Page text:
On 1 September 1955, India shut its consul office in Goa. In 1956, Portuguese Ambassador to France, Marcelo Duarte Matias, along with the Portuguese dictator, argued in favour of a referendum in Goa to determine its future, which was wisely rejected by the Indian Cabinet, or it may have become another Kashmir. Portugal’s appeal to the International Court of Justice, in the “Case Concerning Right of Passage over Indian Territory over the land locked territories of Dadra and Nagar Haveli,” was ruled in favour of the Portuguese, stating it was ‘a sovereign right’, though they enjoyed de facto Independence until the invasion of Goa in 1961.


The Spark for the Liberation of Goa on 24 November 1961, was naval, when a passenger steamer SS Sabarmati sailing between the Portuguese-held island of Anjidiv, South of Goa and Karwar where the Indian Navy now has a big naval base INS for the aircraft carrier INS Vikramaditya and ships, was fired upon by Portuguese ground troops from the island and resulted in injuries to its Chief Engineer and the death of a passenger. The Portuguese feared that the boat carried a military landing party. The Portuguese troops used to take pot shots at boats passing the channel. CNS Vice Admiral R.D. Katari, Army Chiefs Gen. JN Chaudhuri and Air Chief Air Marshal Subroto Mukherjee, had strained relations with the Defence Minister Krishna Menon, who summoned Katari and stormed, “I want the Navy to take over Anjadiv island.”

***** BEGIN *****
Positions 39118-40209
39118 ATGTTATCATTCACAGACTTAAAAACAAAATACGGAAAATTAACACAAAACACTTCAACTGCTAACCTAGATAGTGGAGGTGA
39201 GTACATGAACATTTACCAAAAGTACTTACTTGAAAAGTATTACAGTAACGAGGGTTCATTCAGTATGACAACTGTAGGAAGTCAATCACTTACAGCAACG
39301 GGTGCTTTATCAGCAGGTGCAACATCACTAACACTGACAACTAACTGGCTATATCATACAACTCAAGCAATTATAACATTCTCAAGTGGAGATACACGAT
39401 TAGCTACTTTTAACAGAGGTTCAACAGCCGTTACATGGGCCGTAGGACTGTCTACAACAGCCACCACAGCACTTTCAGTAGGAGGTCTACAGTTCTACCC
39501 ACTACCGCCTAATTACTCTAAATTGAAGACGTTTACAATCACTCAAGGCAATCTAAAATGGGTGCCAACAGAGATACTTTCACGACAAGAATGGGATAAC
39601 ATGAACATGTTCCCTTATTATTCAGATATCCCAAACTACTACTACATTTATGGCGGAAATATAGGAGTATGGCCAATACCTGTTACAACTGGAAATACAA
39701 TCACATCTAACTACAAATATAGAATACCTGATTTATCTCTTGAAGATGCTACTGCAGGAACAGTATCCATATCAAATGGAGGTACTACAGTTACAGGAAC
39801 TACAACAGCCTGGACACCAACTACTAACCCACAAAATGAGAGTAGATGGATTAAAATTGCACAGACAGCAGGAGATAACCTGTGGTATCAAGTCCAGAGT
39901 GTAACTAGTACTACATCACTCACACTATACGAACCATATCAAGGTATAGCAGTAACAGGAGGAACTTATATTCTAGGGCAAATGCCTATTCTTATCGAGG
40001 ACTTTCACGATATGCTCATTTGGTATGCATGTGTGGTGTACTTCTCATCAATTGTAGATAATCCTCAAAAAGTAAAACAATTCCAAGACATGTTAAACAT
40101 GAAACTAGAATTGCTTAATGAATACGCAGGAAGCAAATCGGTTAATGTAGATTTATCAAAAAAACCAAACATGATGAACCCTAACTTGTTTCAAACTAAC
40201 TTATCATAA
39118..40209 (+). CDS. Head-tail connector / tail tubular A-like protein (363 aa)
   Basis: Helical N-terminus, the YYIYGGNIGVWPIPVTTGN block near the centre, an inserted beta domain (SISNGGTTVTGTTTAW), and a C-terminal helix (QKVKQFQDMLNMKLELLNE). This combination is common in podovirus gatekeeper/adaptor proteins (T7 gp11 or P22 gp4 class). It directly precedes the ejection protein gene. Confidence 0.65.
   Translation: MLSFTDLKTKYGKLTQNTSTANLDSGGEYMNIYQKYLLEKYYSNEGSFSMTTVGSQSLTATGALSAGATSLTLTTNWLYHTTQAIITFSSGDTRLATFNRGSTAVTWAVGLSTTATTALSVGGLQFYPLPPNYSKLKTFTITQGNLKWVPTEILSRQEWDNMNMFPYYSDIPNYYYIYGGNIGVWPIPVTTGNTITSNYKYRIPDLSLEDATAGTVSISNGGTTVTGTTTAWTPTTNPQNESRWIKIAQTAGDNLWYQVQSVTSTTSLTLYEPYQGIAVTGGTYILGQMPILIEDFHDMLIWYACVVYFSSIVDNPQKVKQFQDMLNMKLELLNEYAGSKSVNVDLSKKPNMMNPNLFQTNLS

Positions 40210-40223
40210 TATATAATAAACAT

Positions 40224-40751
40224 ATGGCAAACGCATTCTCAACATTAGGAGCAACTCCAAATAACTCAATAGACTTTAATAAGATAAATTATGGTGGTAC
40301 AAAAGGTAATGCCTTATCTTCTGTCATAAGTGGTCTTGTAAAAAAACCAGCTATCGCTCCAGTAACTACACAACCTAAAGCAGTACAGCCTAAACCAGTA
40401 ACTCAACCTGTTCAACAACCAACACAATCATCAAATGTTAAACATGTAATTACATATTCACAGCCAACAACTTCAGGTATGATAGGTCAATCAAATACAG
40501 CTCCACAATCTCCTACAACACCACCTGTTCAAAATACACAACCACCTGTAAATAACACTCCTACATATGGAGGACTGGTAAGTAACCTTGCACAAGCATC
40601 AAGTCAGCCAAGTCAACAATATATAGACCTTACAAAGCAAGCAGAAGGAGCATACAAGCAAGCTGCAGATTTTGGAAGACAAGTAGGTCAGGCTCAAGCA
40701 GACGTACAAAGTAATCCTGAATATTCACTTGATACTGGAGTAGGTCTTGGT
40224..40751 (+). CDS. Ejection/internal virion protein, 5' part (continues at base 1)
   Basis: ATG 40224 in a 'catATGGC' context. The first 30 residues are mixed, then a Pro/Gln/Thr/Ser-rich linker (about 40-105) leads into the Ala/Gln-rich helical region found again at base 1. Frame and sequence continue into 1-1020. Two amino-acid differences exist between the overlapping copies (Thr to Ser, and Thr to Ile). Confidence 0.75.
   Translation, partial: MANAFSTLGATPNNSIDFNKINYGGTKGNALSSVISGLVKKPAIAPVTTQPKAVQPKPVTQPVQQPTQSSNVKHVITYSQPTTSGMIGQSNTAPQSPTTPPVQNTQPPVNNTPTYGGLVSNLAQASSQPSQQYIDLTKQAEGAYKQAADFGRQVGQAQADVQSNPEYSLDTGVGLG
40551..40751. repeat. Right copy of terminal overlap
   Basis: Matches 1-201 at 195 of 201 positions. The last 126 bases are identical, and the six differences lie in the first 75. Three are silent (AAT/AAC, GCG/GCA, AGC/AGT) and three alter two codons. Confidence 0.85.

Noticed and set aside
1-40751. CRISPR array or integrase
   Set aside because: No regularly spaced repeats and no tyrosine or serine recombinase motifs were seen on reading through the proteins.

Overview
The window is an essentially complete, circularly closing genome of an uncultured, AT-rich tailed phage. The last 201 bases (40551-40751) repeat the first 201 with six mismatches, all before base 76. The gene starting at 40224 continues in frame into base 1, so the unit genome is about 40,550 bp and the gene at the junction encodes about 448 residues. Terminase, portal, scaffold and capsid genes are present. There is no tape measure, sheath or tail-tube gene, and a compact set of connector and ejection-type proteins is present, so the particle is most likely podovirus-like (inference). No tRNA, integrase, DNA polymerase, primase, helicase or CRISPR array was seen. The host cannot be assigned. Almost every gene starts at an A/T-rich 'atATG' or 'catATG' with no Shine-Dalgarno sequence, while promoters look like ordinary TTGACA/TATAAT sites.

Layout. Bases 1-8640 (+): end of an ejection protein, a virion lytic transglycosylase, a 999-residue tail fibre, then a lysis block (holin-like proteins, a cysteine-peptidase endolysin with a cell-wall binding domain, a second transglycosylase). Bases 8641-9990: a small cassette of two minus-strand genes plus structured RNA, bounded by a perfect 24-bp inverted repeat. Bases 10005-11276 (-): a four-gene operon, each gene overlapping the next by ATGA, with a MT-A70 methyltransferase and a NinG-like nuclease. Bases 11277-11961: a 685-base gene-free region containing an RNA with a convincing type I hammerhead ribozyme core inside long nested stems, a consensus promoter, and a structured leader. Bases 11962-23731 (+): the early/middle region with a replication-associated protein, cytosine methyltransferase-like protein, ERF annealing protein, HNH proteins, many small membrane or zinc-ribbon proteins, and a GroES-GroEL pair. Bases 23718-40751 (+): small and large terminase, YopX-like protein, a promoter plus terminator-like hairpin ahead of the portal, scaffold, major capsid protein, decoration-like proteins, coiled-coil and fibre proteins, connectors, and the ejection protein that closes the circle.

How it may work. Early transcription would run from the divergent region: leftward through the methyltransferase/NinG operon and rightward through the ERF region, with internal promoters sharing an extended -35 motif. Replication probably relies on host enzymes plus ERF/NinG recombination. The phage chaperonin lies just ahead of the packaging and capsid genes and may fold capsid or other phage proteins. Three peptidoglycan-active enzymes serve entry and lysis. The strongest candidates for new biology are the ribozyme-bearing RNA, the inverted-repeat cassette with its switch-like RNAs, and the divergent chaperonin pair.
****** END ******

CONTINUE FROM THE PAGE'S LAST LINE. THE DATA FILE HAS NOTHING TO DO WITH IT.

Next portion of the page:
In his autobiography, Katari writes “My reply was that, if ordered, it could be done, but I reminded him that this would be deemed an act of war against Portugal. I suggested that if we are prepared to virtually declare war, it would be simpler and less expensive in men and money, to take Goa from the landward side. After that Anjadiv would fall. Menon’s reply was ‘Oh I see. I shall consult the Prime Minister, but in the meanwhile make your plans for taking Anjadiv’. That sparked Op Vijay to be ready to capture Portuguese occupied territories.

At the end of November, the Flag Officer Indian Fleet (FOCIF) Rear Admiral B. S. Soman on Flagship INS Mysore was made Naval Cmponent Commader Fleet Captain Kulkarni was IDF’s Captain. Fleet Operations Officer Cdr. Colaco with whom IDF landed in Anjadiv in the second wave, and the Secretary Cdr Satyindra Singh, ordered IDF to take over as Flag Sub Lt. to Soman as FLag Lt Madan Saxena went to get married. Gunnery officer Lt. Cdr. Ranjit Chaudhri was not happy to relieve IDF as A Gun Turret Officer as A Turret crew was nominated to go as the landing party with Lt Kelman and sailors trained in INS Venduruthy Cochin and were embarked on Mysore.

Lieutenant-General Mucho Choudhari the Southern Army Commander in Pune was nominated overall commander. Major-General K.P. Candeth of the 17th Infantry Division and 50th Parachute Brigade were tasked for Operation Vijay. The assault on the enclave of Daman was assigned to the 1st MLI and Diu to the 20th Rajput and 4 Madras. Air Vice Marshal Erlic Pinto was appointed Air Component Commander with orders to destroy Goa’s lone airfield in Dabolim, without causing damage to the terminal building and airport facilities, where INS Hansa is now located and destruction of the wireless station at Bambolim, Goa now an Army Signals training centre and support advancing troops.

On 10 December 1961, nine days prior to the invasion, Nehru told the press that “Continuance of Goa under Portuguese rule is an impossibility.” American response was that if India took armed action in Goa, it would be brought to the U.N. Security Council, and India could expect no support from the U.S. delegation. The Indian Ambassador in the USA kept ‘Foggy Bottom’ posted.